In 2018, I made my first trip to my ancestral homeland of Bologna, Italy. Part of the trip included excursions into the countryside to see the villages different branches of my family came from. The village of Palata Pepoli was home to two branches of my family – Fornaciari and Fiocchi. It was everything you could imagine a rural Italian village to be. The downtown core was as quaint as the village setting of North Carver. A small stucco church painted in Tuscan red and marigold yellow anchored a tree-lined street in the village center. Small stucco homes with red-tiled roofs surrounded the church, with acres upon acres of farmland stretching out as far as you could see.

The Fiocchi farm is still in existence just southeast of the village center. The house itself is in partial ruins and the property is now owned by a large agricultural conglomerate. Heading northeast out of the village center is the Pepoli Castello, the summer estate of the powerful Pepoli family from Bologna. (The Fornaciari farm has yet to be pinpointed, but it is thought to be generally southwest of the village center.)

The entire scene was idyllic. Of course, I had dreams of buying a rustic Italian farmhouse in the place of my family’s origins (even though the cost of real estate in that part of Italy rivals what we see in Plymouth). We made the excursion with our close friend and tour guide, Fabio Bergonzini (who has distant relatives in Plymouth). I asked Fabio why anyone would want to leave such a beautiful place. As a city boy from Bologna, Fabio couldn’t imagine living in a rural area. We had a serious conversation about migration to America, and particularly Plymouth.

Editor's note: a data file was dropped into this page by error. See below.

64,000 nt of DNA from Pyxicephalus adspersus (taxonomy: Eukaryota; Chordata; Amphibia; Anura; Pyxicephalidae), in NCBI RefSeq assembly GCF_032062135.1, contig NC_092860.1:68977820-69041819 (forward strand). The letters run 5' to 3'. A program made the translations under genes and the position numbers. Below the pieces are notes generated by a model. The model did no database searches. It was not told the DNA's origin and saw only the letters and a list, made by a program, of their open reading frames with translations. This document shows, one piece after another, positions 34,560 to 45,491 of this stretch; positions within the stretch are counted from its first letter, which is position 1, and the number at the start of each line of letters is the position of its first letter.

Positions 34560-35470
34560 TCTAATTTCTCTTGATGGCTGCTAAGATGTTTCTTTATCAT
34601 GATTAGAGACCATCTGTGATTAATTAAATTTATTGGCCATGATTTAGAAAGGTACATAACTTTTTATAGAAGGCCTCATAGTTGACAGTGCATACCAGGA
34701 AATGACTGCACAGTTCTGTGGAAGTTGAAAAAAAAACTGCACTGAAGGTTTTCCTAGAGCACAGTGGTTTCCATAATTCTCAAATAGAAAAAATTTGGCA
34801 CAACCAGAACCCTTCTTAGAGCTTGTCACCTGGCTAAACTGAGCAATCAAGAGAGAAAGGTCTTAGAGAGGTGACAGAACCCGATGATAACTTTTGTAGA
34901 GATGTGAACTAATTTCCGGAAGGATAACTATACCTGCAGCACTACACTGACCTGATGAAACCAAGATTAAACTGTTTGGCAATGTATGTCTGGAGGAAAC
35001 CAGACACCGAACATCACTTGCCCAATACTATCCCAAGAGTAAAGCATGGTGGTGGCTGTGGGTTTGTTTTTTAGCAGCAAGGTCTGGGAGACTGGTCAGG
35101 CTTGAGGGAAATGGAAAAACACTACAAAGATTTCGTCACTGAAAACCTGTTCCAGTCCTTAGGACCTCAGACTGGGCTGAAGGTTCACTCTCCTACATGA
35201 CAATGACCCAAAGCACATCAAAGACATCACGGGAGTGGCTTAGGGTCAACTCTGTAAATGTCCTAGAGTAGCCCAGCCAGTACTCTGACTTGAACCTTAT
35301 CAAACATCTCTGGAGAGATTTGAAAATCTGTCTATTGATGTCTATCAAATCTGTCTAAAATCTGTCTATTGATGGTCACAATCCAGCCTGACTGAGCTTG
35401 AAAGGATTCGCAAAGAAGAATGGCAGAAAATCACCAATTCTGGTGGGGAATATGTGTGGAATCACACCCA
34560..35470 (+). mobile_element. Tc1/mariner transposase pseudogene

Part of the main plaza in Palata Pepoli, Italy. Credit: (Photo by Bill Fornaciari)

The Bolognese countryside in the late 1800s was very different than it is today. The Po River was uncontrolled, and the river valley was rife with malaria. In addition, most of the land was controlled by wealthy landlords. In my family’s case, the land was most likely owned by the Pepoli family, and there was a good chance they were tenant farmers. Life certainly wasn’t idyllic.

Flashing back to 1824 sets the stage for the connection between Plymouth and Bologna, and my family’s decision to emigrate from Italy.

On June 12, 1824, Bourne Spooner – along with investors William Loring, John Dodd, and John Russell – incorporated the Plymouth Cordage Company. “Cordage” was the term used for rigging ropes needed on ships of the era. Although rope production existed in Plymouth prior to 1824, it wasn’t produced in the size and diameter needed for rigging vessels of the 1800s. 

Spooner had been fascinated with rope production and traveled to Louisiana in 1812 to learn more about the process. What he saw there shocked him. Labor was provided by slaves suffering through deplorable living and working conditions. The entire process was also grossly inefficient. Spooner realized that giving workers a decent wage, a safe working environment, and a place to live would produce a better product, happy employees, and a sustainable business.

In quick succession after incorporation, Spooner secured 45 acres in Plain Dealing – the then name of North Plymouth. The parcel included 130 feet of ocean frontage and a brook. Ocean access was required for shipping (rail service didn’t arrive in Plymouth until 1845), and running water was required for generating power.

In March 1825, construction began on three structures. They included Spooner’s residence and a six-family residential building, which featured a living room, kitchen, pantry, two bedrooms and two fireplaces. Rent was set at $40 a year (or $1,200 in 2024 dollars).

The ropewalk was the last structure to go up. For those unfamiliar with the process of ropemaking, it begins with the carding, or raking, of the fibers out of a plant. It’s very similar to the process of shredding meat for a pulled pork sandwich. In the first few years of rope making, the hemp plant was used for its fibers. Later, fibers would be extracted from the agave plant and known as sisal. In the last years of production, manila fibers would be extracted from the banana plant.